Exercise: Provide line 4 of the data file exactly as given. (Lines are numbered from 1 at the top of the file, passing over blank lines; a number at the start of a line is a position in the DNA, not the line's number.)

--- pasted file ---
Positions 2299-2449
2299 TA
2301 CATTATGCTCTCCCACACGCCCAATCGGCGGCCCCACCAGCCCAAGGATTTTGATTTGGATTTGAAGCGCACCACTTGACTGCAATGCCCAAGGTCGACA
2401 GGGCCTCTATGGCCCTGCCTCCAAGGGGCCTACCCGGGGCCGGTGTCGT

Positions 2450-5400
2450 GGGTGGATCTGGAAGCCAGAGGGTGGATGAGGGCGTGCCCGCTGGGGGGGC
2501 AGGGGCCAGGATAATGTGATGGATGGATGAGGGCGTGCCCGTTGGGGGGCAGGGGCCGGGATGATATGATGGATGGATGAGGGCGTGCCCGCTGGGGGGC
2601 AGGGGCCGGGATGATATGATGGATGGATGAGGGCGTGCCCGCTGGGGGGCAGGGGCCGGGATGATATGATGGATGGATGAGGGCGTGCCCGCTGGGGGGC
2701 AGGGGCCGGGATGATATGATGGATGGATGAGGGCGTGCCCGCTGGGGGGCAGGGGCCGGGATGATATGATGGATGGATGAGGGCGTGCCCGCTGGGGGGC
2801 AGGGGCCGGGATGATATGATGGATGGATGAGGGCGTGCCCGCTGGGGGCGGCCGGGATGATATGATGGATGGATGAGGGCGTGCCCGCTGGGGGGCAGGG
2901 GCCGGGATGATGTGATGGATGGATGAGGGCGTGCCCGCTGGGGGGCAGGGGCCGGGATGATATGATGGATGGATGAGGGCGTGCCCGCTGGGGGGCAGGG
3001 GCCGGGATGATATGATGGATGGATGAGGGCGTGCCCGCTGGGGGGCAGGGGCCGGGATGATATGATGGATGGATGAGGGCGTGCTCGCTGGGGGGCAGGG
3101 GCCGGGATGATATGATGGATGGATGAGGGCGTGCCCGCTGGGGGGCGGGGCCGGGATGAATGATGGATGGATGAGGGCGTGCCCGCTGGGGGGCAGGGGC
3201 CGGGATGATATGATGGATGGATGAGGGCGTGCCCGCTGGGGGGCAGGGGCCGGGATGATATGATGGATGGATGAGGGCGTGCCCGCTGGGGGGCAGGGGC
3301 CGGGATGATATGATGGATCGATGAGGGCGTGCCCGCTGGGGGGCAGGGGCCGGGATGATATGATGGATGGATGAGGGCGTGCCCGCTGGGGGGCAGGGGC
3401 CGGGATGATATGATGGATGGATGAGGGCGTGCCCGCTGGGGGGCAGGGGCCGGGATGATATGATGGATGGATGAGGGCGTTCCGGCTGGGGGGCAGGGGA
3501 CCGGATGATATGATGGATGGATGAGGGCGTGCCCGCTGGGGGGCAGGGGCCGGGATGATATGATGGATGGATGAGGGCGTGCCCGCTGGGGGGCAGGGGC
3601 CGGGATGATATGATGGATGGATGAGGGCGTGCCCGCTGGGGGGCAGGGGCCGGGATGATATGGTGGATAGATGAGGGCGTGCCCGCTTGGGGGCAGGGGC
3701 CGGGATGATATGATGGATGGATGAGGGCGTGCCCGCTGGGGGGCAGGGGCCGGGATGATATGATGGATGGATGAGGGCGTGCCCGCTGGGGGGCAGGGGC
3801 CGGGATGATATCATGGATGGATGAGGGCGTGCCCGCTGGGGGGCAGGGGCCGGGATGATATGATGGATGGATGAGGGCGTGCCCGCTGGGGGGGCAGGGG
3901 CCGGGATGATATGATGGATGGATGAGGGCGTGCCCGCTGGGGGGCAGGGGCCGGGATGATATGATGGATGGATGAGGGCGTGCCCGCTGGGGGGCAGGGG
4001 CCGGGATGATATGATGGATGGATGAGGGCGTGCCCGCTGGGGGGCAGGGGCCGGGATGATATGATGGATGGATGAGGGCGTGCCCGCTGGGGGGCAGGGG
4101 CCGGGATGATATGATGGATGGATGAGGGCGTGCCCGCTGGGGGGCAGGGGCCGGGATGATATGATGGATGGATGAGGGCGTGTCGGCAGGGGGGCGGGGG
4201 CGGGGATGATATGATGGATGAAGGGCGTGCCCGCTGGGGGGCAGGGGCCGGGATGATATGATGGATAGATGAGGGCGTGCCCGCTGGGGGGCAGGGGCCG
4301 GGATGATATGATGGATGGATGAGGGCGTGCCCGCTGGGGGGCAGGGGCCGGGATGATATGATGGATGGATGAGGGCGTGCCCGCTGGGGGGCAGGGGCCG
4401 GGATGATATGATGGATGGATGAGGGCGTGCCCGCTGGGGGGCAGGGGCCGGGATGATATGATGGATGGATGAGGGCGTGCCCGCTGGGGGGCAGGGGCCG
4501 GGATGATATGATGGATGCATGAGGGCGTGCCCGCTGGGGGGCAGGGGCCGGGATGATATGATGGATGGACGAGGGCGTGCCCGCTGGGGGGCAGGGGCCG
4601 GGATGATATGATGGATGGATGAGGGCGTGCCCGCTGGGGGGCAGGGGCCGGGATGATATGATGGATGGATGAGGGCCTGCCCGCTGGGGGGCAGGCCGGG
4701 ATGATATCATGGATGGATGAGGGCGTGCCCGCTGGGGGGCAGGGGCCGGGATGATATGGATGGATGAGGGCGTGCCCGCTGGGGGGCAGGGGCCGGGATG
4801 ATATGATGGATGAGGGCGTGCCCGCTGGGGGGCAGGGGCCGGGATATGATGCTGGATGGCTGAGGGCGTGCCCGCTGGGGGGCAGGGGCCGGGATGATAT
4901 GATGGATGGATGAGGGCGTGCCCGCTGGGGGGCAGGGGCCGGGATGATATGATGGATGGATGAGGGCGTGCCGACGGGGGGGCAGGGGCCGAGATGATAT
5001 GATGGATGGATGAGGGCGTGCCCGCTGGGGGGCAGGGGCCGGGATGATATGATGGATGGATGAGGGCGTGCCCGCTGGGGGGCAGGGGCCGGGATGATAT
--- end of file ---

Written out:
2401 GGGCCTCTATGGCCCTGCCTCCAAGGGGCCTACCCGGGGCCGGTGTCGT